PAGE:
City passes bag ban
The City Council’s final vote on the plastic bag ban came down to 10 council members voting yes, one voting no and three abstaining. One council member was absent.
The bill sparked the most passionate discussion on the chamber floor.
“This process has definitely cheated the public of the opportunity to vet the issue. We are not allowed to switch and bate,” said Councilwoman Rochelle “Rikki” Spector, who is against the ban.
“You’ve got to get rid of these plastic bags that live eternally, apparently,” said bill supporter Councilwoman Mary Pat Clarke.
Baltimore Mayor Stephanie Rawlings Blake has said she would veto the plastic bag ban, saying it was changed drastically last week. The bill started as a 5 cent charge for plastic bags in the city, but council members said they amended it to a ban because of what they called an anti tax sentiment shown by voters in the general election.
“We took testimony on the bill. We heard people in favor of the bill. We heard people for a 5 cent tax, a 10 cent tax, a 25 cent tax, a plastic bag ban. We’ve heard it all, and based up on that we made a decision,” said Councilman Jim Kraft.
“I don’t care what they talked about during the hearing. They did not propose the changes during that process. They did not allow a public process after the change was proposed,” the mayor said. “They could have talked about Timbuktu, for all I care. Until you make that proposal, put it before the counsel and give people an opportunity to talk about it, it’s not transparent, it’s not open and it’s not right.”
Rawlings Blake said she’s afraid the ban will drive businesses away from areas that already have too many food deserts.
Industry says ban would cut jobs, increase grocery costs
The City Council said the issue is about litter. Grocers said it’s going to cost consumers more, and bag manufacturers worry about jobs.
Advance Polybag, in Elkridge, employs 180 people, including production supervisor Marcelo Vonifaz, who has worked with the company for eight years.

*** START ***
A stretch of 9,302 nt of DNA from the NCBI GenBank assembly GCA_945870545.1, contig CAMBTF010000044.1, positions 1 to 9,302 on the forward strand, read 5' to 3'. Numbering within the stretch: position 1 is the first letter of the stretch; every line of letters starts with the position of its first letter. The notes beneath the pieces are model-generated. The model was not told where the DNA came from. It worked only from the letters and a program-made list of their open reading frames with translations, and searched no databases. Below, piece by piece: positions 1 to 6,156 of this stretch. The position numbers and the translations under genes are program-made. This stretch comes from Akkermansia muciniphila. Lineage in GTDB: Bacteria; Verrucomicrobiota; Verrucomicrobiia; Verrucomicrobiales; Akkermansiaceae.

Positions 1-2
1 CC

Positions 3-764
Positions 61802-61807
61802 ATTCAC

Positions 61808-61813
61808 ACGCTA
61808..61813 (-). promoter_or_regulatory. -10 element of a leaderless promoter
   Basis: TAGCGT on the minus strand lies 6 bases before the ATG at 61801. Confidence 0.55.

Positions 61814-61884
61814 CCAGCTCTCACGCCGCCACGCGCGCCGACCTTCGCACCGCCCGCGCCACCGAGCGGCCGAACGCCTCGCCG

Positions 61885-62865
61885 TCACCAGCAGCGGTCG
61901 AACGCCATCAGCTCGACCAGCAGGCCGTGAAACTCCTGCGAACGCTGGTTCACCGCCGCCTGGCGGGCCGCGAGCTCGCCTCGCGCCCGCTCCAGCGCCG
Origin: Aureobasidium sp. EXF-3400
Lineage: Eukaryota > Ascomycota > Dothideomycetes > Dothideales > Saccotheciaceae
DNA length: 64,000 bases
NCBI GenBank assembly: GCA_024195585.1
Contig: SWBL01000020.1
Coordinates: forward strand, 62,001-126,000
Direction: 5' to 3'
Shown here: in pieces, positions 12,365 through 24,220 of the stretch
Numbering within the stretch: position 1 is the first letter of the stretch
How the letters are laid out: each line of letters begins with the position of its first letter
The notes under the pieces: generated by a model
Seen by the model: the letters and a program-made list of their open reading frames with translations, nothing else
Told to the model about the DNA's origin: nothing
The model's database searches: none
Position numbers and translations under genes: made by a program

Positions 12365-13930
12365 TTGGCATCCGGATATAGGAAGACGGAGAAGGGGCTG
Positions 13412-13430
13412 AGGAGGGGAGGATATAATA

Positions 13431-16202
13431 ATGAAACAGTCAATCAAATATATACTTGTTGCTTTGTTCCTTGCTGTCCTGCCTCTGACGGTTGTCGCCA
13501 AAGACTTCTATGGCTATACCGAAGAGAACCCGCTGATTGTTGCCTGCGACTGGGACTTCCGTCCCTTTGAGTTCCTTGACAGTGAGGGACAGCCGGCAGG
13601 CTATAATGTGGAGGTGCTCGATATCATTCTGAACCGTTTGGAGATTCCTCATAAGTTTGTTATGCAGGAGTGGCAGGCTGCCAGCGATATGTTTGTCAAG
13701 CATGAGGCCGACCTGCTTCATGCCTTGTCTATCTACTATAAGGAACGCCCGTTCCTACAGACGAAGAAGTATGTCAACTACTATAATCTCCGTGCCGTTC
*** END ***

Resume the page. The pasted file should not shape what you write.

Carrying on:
“It’s a very good company. They take care of their employees; we have good paying jobs,” Vonifaz said.
There’s concern those jobs could be in jeopardy if a plastic bag ban takes effect in Baltimore City.
“What’s going to happen is some jobs are going to be lost,” Vonifaz said.
Mark Daniels, the chairman of the American Bag Alliance, said there are 30,800 jobs in the United States that manufacture and recycle plastic bags. Not only does a ban threaten those jobs, but he said a ban penalizes the consumer because it costs grocers more to supply paper bags, and the cost gets pushed on to consumers.
“It costs a large grocery store about $60,000 to $90,000 a store. All of that cost is going to be transferred to the consumer,” Daniels said.
He said smaller convenience type stores will see about a $5,000 cost increase.
“For a family of five, that could go up anywhere from $50 to $60 a year in higher grocery costs,” Daniels said.
Bill Ebeck, director of sales for Advance Polybag, said there’s a better way.
“If lawmakers are going to address this issue, they should focus on litter prevention and recycling education efforts,” Ebeck said.
Council bill mandating police body cameras passes
The council also passed a police officer body camera bill at its meeting Monday night, 13 1. Spector was the sole no vote.
The body camera bill would require police officers to wear audio and video recording devices while on duty. It was proposed after police involved shootings sparked a lot of discussion about the issue.
But Rawlings Blake said she would veto the bill. The city’s Legal Department has said that the legislation is illegal, and the mayor has raised concerns. She said while she supports the measure in principle, the current bill does not address privacy rights and data retention, and she has a lot of concerns about the way it’s written.
“I don’t want to have to send things back to them for them to get their job right, but when they don’t get it right, I have to be the chief executor for our city, and I can’t sign legislation that I think is sending the wrong message to our citizens,” Rawlings Blake said.